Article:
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Seuss The sun would not shine, and the skies had gone gray. The athletes were leaving Beijing on that day. I sat there with Sally. We sat at The Tree after seeing off houseguests at Terminal 3. No fun to go out, even beer wouldn’t do do, and I said, “How I wish the Olympics weren’t through.” All the athletes were gone. They had packed up their bags, which they stuffed full of medals and tracksuits and flags, and tchotchkies and gewgaws and trinkets and all, and T-shirts that boasted “I Climbed the Great Wall” They went to the airport and waved as they left leaving all of us feeling forlorn and bereft. For every Beijinger could warmly recall— unless they had hearts that were three sizes small— how a big silly grin had crossed everyone’s face and we all held our arms out in loving embrace. And even the Grinches and critical-minded were swept up in joy and bedazzled, be-blinded! Our city was blessed with such bright sunny days— a welcome relief from the regular haze— and even the Lorax, who speaks for the trees, might have found some brief respite from asthmatic wheeze. How lovely the traffic with half of the cars! How quiet the nightlife with half of the bars! And those twinkilly things in the sky they call “stars” which I don’t think I’d seen since the era of SARS. Neither Lin Miaoke’s lip-synch nor He Kexin’s age Nor the sweat-beads that beaded on poor Jimmy Page Took the shine off Beijing as she took to the stage. Tunisia, Malaysia, Moldova, Mauritius, all went home with medals and satisfied wishes. But China, of course, had a hundred times more, (and fifty-one gold ones, but who’s keeping score?) And to think that so many of us were so cynical! Snarkily sniping in tones unequivocal, touting our plans to leave town for the Games and to go home instead to Geneva or Ames! I’m glad that we stayed and I have no regrets. I cleaned up on diving and badminton bets! The soccer team lost, but they covered my spread And by close of the Games I was nine wan ahead. So what if the national football team choked? So what if the basketball team, too, got smoked? It’s not like I’d credit a punter who’d thunk it were likely we’d beat NBA guys who dunk it so often the games even got kinda boring— so often that often I’d catch Sally snoring! Enough about wagers. You don’t want to hear it. It isn’t in line with Olympian spirit. My winnings can’t buy back that sense of elation At watching the athletes from every which nation Parade through the Bird’s Nest with faces aglow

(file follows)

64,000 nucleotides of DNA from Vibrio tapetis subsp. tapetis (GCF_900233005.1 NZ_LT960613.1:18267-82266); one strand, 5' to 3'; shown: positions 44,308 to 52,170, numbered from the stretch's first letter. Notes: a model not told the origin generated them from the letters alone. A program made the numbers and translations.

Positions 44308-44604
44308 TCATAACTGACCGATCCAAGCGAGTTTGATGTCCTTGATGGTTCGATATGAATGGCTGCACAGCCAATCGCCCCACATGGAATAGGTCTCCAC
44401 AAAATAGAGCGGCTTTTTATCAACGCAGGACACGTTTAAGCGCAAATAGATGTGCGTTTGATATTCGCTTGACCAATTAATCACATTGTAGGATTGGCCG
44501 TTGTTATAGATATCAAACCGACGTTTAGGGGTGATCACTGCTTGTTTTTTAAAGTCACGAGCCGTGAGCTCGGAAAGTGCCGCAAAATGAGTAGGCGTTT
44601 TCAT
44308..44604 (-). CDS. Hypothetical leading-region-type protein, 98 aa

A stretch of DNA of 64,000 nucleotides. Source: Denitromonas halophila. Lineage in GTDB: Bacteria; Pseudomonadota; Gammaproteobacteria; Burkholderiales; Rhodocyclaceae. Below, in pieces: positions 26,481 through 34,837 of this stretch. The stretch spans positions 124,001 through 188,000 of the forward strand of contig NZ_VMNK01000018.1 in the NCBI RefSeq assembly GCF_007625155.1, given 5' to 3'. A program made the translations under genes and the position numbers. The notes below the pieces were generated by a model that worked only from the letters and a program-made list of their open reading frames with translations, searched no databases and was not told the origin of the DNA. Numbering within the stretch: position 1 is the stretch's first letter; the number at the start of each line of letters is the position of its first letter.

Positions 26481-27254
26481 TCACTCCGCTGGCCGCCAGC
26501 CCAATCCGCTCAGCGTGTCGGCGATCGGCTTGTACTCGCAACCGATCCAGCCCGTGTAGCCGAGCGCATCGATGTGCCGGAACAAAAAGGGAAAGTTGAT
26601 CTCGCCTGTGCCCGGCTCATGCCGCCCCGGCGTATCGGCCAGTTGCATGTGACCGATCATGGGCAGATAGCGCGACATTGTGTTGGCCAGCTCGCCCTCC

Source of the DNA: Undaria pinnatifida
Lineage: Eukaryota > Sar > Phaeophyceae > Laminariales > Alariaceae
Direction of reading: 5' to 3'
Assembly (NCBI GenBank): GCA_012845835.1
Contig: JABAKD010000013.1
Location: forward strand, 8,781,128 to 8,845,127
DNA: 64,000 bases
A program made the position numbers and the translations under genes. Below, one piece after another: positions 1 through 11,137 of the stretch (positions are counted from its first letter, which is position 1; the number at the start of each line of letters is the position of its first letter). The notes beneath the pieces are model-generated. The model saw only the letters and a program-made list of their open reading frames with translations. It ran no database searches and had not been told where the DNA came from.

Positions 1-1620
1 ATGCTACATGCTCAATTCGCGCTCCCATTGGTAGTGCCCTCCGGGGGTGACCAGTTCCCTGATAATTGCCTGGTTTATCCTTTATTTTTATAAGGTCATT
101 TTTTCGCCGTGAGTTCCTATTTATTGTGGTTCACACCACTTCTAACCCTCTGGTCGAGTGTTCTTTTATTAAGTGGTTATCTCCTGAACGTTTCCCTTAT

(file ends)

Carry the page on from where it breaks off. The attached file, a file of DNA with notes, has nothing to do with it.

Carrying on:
At the Zhang-iest, Mou-iest, Zhang Yimou show. But now it’s all over. It’s time to come down. and take down the banners that festooned our town. It’s time to let go of our Summer Game yearnings And get back to basics and boost export earnings. “Inflation, hot money, and big asset bubbles Are only a few of the menacing troubles,” lugubrious eggheads remind us now daily “So get back to work! No more acting so gaily!” We know that they’re right, and we’ll all play our parts, but we still feel a longing down deep in our hearts. We try watching footage of Bolt and of Phelps, but in throes of withdrawals we find little that helps. Now Sally is off to her therapy session for symptoms that feel like post-partum depression. And Liu Xiang’s at home with his poor injured tendon (a tendon we pray is now speedily mendin’) while we sit around feeling all droopy and down, with blues that you use when the circus leaves town and leaves you there frowning a blubbery frown like the grease-painted face of a very sad clown. I know I’ll get better. I know that I ought, for time heals what self-medication cannot. Beijing will retain at least some of its pride— the Nest and the Cube and new subways to ride. Those vast sums of money were clearly well spent (With our ForEx reserves, it made hardly a dent) I’m anxious to see how the city of London comes up with such mountainous mountains of fundin’ I’m sure that they’ll put on a fabulous show The athletes will shine and the Guinness will flow. But matching Beijing will be too much to handle I’ll bet they do great, but they won’t hold a candle. So good luck to London! I’ll end on this note: In four years I’ll honestly try not to gloat.